Yesterday morning I chanced upon an Oriole in the garden. He looked at me and I at him and we both had our moment of interspecies connection before he decided to fly off to join his mate (who was no doubt pissed at him for his boldness). The bright orange and dark black are still locked in my mind a day later.
That night in the very same spot I stood while the fireflies made their debut in the yard. More likely, it was the first performance I could attend. They lit up the darkness at the edge of the woods, just as the brilliant moon was rising through the trees. I expect fireflies know more about illumination than I do, but I was beaming just the same at their shared performance. That big, bold moon and the small, sparkling fireflies dancing quietly in the dark to an audience of one.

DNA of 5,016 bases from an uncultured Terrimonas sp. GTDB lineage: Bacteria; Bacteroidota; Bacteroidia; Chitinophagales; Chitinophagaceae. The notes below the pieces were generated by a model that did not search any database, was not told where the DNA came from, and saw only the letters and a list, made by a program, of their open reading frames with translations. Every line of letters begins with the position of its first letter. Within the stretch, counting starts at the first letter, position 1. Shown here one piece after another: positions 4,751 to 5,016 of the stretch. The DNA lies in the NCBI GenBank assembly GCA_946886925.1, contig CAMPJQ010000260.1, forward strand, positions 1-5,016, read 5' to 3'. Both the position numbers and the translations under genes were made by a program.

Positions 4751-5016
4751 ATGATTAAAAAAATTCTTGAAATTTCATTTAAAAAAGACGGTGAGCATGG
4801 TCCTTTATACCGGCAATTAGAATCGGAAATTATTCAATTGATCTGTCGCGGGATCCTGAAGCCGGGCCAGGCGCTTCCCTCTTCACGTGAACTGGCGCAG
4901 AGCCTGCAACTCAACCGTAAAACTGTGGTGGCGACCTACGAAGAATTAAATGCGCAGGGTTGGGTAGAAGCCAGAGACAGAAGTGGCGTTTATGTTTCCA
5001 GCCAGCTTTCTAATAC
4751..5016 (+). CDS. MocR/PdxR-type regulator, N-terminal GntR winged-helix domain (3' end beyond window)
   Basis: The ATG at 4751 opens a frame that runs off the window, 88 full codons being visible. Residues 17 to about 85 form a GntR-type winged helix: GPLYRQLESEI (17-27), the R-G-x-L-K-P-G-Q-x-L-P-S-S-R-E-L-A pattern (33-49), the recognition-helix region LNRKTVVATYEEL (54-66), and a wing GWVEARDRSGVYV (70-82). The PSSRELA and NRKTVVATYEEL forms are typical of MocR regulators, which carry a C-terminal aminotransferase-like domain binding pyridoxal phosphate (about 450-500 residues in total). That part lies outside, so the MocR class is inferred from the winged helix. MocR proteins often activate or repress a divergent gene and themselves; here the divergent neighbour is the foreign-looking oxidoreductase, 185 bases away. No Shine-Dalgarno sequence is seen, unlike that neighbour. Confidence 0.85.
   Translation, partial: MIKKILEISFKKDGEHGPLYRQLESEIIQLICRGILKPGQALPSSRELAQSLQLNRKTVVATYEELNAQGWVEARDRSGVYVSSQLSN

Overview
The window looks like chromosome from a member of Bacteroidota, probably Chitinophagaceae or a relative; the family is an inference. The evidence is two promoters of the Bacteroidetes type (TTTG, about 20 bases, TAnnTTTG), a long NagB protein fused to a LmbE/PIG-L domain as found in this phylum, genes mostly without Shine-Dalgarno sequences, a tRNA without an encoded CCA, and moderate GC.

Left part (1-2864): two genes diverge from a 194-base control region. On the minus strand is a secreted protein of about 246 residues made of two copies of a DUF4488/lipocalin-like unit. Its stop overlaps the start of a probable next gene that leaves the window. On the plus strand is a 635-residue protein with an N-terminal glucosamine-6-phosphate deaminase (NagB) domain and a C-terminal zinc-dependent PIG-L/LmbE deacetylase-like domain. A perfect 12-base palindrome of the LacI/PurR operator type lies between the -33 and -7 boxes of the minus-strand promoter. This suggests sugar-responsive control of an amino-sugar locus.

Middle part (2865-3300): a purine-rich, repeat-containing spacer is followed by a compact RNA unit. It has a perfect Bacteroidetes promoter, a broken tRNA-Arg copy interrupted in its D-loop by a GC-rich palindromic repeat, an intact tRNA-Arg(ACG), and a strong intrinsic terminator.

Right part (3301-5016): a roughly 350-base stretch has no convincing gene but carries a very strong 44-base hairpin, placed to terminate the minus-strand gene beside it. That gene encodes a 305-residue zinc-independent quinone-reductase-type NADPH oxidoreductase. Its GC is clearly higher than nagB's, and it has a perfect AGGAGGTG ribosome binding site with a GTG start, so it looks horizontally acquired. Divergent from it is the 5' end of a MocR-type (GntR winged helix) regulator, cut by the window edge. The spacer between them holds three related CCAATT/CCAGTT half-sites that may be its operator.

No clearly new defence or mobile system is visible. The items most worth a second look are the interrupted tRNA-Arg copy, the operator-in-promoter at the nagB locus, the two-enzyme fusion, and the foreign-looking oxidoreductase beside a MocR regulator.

What do we make of the moon this week? Called the Super Flower Blood Moon because it’s a combination of the May full moon and a timely lunar eclipse. This kind of thing stirs the collective imagination of the press, the talking heads who eagerly point out the big event. As a sky geek I’m aware of it, and appreciate the need of a news celebrity to talk about something besides a mass shooting or some other tragedy happening somewhere, right now, that may impact me next. Those masters of string pulling and I can agree that this moon is something special, and special things should be seen.
But just because something should be seen doesn’t mean that it can be. As is usually the case when there’s something of note happening in the sky, it was overcast in my part of New Hampshire in the early morning hours. The lunar eclipse, like so much in this universe, wasn’t meant to be shared with me today.
But the universe giveth even as it taketh away. Yesterday it offered those encounters with a bold Oriole and dancing fireflies, and each changed me in our moment together. I should think a moment of wonder is all we can really ask for from the universe. Just remember to say thank you.